Find the equivalent resistance in a circuit

In summary, the equivalent resistance in the circuit is 4 Ohms, with the two 4 Ohm resistors in series and two 8 Ohm resistors in parallel. This can be confirmed using Kirchhoff's law.
  • #1
jakobsandberg
4
0

Homework Statement



Find the equivalent resistance in the circuit below:

circuit.jpg


Homework Equations



The Attempt at a Solution



I know the two 4 Ohm resistors (on the same wire) are in series and thus add to 8 Ohms. However, I do not know where to go from here. When the resistors are in a box, with one on each side, are they in series? Or are they two parallels?

Thanks!
 
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  • #2
I believe the 2,4,2 ohm resistors are all in series since the same current flows through them.
 
  • #3
rock.freak667 said:
I believe the 2,4,2 ohm resistors are all in series since the same current flows through them.

So this would leave me with two parallel resistors of 8 Ohms each? And finding the equivalent resistance would give us 4 Ohms?

If you (or someone else) can confirm this, it would be greatly appreciated!
 
  • #4
yep. 8 ohm 8ohm are in parrellel giving 4 ohm net resistance. can be veryfied using kirhoff's law to show current in both branches are the same.
 
  • #5




To find the equivalent resistance in this circuit, we can use the following formula:

Req = R1 + R2 + R3 + ...

In this case, we have two 4 Ohm resistors in series, so we can add them together to get 8 Ohms. Then, we have two more resistors in parallel, which means that their equivalent resistance is given by:

Req = (1/R4 + 1/R5)^-1

Plugging in the values, we get:

Req = (1/6 + 1/6)^-1 = 3 Ohms

Therefore, the equivalent resistance in this circuit is 8 Ohms + 3 Ohms = 11 Ohms. Remember to always consider the arrangement of resistors (parallel or series) when calculating the equivalent resistance. In this case, the two resistors on each side of the box are in parallel, while the two 4 Ohm resistors are in series. I hope this helps!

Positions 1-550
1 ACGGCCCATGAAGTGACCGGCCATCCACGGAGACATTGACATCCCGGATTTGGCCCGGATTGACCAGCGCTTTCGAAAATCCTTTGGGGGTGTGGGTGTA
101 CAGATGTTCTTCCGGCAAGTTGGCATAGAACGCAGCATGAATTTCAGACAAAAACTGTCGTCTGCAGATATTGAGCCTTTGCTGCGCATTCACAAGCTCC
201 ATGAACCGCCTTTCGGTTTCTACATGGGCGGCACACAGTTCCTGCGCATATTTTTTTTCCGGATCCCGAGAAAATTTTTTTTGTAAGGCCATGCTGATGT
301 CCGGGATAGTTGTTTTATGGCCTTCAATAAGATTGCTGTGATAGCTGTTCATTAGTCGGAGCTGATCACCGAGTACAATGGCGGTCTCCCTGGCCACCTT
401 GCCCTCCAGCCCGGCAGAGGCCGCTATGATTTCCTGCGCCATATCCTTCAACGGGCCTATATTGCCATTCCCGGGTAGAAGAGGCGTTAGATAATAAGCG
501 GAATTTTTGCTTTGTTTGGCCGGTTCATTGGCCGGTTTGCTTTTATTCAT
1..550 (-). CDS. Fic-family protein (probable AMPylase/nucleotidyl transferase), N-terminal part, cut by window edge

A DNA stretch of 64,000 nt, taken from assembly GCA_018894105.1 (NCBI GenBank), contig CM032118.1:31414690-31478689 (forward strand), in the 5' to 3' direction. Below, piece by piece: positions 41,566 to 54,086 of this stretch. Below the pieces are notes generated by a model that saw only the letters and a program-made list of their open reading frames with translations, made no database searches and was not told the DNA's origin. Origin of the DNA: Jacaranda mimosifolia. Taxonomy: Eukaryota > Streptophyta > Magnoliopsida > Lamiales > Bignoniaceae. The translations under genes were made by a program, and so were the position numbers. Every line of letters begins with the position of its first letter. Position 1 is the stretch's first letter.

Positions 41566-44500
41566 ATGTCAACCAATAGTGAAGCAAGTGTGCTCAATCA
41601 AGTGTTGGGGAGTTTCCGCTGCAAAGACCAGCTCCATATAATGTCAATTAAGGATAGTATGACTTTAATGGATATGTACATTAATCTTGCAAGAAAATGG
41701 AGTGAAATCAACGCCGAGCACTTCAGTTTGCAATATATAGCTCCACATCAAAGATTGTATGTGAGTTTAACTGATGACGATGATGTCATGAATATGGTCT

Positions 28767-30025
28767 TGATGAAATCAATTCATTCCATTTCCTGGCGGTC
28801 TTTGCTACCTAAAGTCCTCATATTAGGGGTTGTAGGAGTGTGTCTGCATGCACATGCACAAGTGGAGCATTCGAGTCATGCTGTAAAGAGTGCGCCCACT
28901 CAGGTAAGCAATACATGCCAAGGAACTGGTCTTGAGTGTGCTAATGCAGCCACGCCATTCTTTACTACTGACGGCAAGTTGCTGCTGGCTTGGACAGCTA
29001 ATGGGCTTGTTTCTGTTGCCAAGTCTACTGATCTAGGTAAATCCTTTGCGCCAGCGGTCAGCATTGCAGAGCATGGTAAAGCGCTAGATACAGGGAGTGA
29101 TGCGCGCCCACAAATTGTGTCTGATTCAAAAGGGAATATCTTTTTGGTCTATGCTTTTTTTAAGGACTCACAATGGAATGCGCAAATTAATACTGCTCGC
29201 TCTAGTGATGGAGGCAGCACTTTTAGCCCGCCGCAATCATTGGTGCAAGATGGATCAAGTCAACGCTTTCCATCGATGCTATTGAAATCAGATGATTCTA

Related to Find the equivalent resistance in a circuit

1. How do you find the equivalent resistance in a circuit?

To find the equivalent resistance in a circuit, you can use the formula Req = R1 + R2 + ... + Rn, where R1 to Rn are the individual resistances in the circuit. You can also use a combination of series and parallel resistor equations to find the equivalent resistance.

2. Why is it important to find the equivalent resistance in a circuit?

It is important to find the equivalent resistance in a circuit because it allows you to determine the total resistance in the circuit. This information is crucial in calculating the current and voltage in the circuit, which are important in understanding the overall behavior of the circuit.

3. What is the difference between series and parallel resistors?

In series resistors, the resistances are connected end to end, creating a single pathway for the current to flow through. In parallel resistors, the resistances are connected side by side, creating multiple pathways for the current to flow through. This results in different equations to calculate the equivalent resistance.

4. Can the equivalent resistance be less than the individual resistances in a circuit?

Yes, the equivalent resistance can be less than the individual resistances in a circuit. This happens when the resistors are connected in parallel, as the total resistance decreases when more pathways are created for the current to flow through.

5. Are there any limitations to finding the equivalent resistance in a circuit?

There are some limitations to finding the equivalent resistance in a circuit. This method assumes that the resistors are all linear and do not have any complex properties. It also does not take into account any temperature changes that may affect the resistances. Additionally, the equivalent resistance only applies to DC circuits and not AC circuits.

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